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Israeli HS team wins 1st place in international robotics competition in Texas

Updated: Jun 19

FIRST Israel empowers the next generation of Israeli STEM leaders

FRC team Orbit #1690 from Binyamina celebrates after winning first place the FIRST Robotics Competition in Houston, Texas. (Photo: FIRST Israel)

An Israeli high school team, Orbit #1690 from Binyamina, recently won the FIRST Robotics Competition in Houston, Texas.

This marked the first victory for an Israeli high school team in this prestigious international contest in two decades. The win is especially significant for Israeli youth given the challenging circumstances during the ongoing war in Gaza against the Hamas terrorist organization.

Ido Mazorski, the CEO of FIRST Israel, said the international competition is mainly about the experience.

“The kids come to the event for the experience, and not for politics, the notion of inclusion is one of FIRST’s Core Values, it's embedded in the organization,” Mazorski said. “Five hundred and 50 kids and adults flew to the U.S., 14 teams, and we won big time.”

A second Israeli team called Team Sycamore #5614 from Holon won the coveted Impact Award, which rewards a team that has had a positive impact on its community for a longer period of time.

The Start-Up Nation, Israel, holds domestic robotics competitions for Israeli school-age children from across the nation's diverse population. The overall purpose of these robotics competitions is to increase awareness and interest in technology among youth. In addition, these competitions also teach children the importance of teamwork and inclusion.

FIRST Israel focuses on STEM disciplines (science, technology, engineering and math) with the understanding that engagement in these areas builds confidence in young people and opens doors to various kinds of career opportunities, even for the underprivileged. FIRST Israel is offered throughout the entire country to students of all backgrounds: Jews, including ultra-Orthodox Haredim, Muslims, Bedouin, Christian and Druze communities. Roughly 38% of the members are young women, many of which hold key leading positions on their teams.

The latest Israeli victory signals the Israeli society’s resilience amid a protracted multifrontal war. Mazorski recalled that the Hamas attack on Oct. 7 of last year temporarily put FIRST's activities on hold as he was called to the Israeli military.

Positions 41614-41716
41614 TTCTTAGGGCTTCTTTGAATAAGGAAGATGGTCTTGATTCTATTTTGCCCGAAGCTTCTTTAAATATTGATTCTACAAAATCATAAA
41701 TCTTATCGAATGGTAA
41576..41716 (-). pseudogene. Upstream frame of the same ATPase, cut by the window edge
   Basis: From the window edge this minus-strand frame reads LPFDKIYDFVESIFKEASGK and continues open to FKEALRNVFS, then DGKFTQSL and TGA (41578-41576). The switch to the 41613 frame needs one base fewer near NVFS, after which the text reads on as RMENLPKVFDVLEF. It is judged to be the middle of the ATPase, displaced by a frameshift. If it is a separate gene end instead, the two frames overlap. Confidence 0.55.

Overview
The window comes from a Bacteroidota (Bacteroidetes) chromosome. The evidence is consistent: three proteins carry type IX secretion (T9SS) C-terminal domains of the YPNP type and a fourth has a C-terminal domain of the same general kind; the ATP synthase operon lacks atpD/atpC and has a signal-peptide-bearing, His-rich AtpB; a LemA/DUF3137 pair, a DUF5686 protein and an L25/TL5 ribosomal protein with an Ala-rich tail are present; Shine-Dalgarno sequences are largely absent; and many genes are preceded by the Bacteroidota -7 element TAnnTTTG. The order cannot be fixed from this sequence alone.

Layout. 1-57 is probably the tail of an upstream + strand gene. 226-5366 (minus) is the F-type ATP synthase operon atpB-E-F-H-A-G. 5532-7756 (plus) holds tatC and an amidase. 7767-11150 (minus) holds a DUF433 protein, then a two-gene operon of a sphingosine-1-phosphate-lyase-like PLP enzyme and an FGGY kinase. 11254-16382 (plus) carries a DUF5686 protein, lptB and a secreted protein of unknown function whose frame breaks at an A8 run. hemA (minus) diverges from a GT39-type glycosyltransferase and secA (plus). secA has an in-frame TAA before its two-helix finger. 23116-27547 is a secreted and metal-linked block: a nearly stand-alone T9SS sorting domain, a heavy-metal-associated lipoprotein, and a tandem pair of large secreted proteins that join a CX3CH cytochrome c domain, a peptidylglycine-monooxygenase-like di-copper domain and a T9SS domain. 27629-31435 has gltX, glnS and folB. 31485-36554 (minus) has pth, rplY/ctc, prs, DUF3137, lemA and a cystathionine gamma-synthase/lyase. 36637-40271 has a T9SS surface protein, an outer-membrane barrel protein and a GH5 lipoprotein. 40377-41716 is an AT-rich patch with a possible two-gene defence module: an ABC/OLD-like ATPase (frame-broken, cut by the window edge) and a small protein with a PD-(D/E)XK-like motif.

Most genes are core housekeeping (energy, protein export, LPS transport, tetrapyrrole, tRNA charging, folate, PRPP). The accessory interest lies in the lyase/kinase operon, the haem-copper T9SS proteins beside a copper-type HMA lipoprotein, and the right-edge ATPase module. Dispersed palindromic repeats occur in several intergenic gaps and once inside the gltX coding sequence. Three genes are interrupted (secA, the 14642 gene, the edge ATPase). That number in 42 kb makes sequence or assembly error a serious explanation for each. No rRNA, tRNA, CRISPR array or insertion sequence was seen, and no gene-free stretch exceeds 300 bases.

“After three weeks of the war, I gathered all of the mentors and told them that we had to get the kids to the workshops,” Mazorski said.

Gila Kusan, a veteran FIRST Israel employee who is expected to replace Mazorski as the organization’s new CEO, recalled that this year “there was more intensive work on the Core Values, to give the kids a sense of security. It was important to us to have this activity without including anything that does not relate to FIRST.”

“There was a feeling of camaraderie, we are the FIRST family, despite that horrific event, we found a way to have this activity, and it allowed us to incredible achievements,” Kusan added, referring to the Hamas terror attack which launched the war in Gaza.

“There was almost no team that did not participate because of the war,” Kuzan told The Jerusalem Post.

The Technion-Israel Institute of Technology sponsors the FIRST Israel program, which aims to inspire young Israeli students to develop interests and skills in technology-related fields.

While the Technion is a 'future-focused' institution, it has also developed technologies that connect the Jewish people to its ancient past. In 2022, the Israeli astronaut Eytan Stibbe brought the world’s smallest Bible to the International Space Station. The Nano Bible, a 0.5 square-millimeter silicon nanochip on which the 1.2 million letters of the Hebrew Bible were etched, was created at the Technion.

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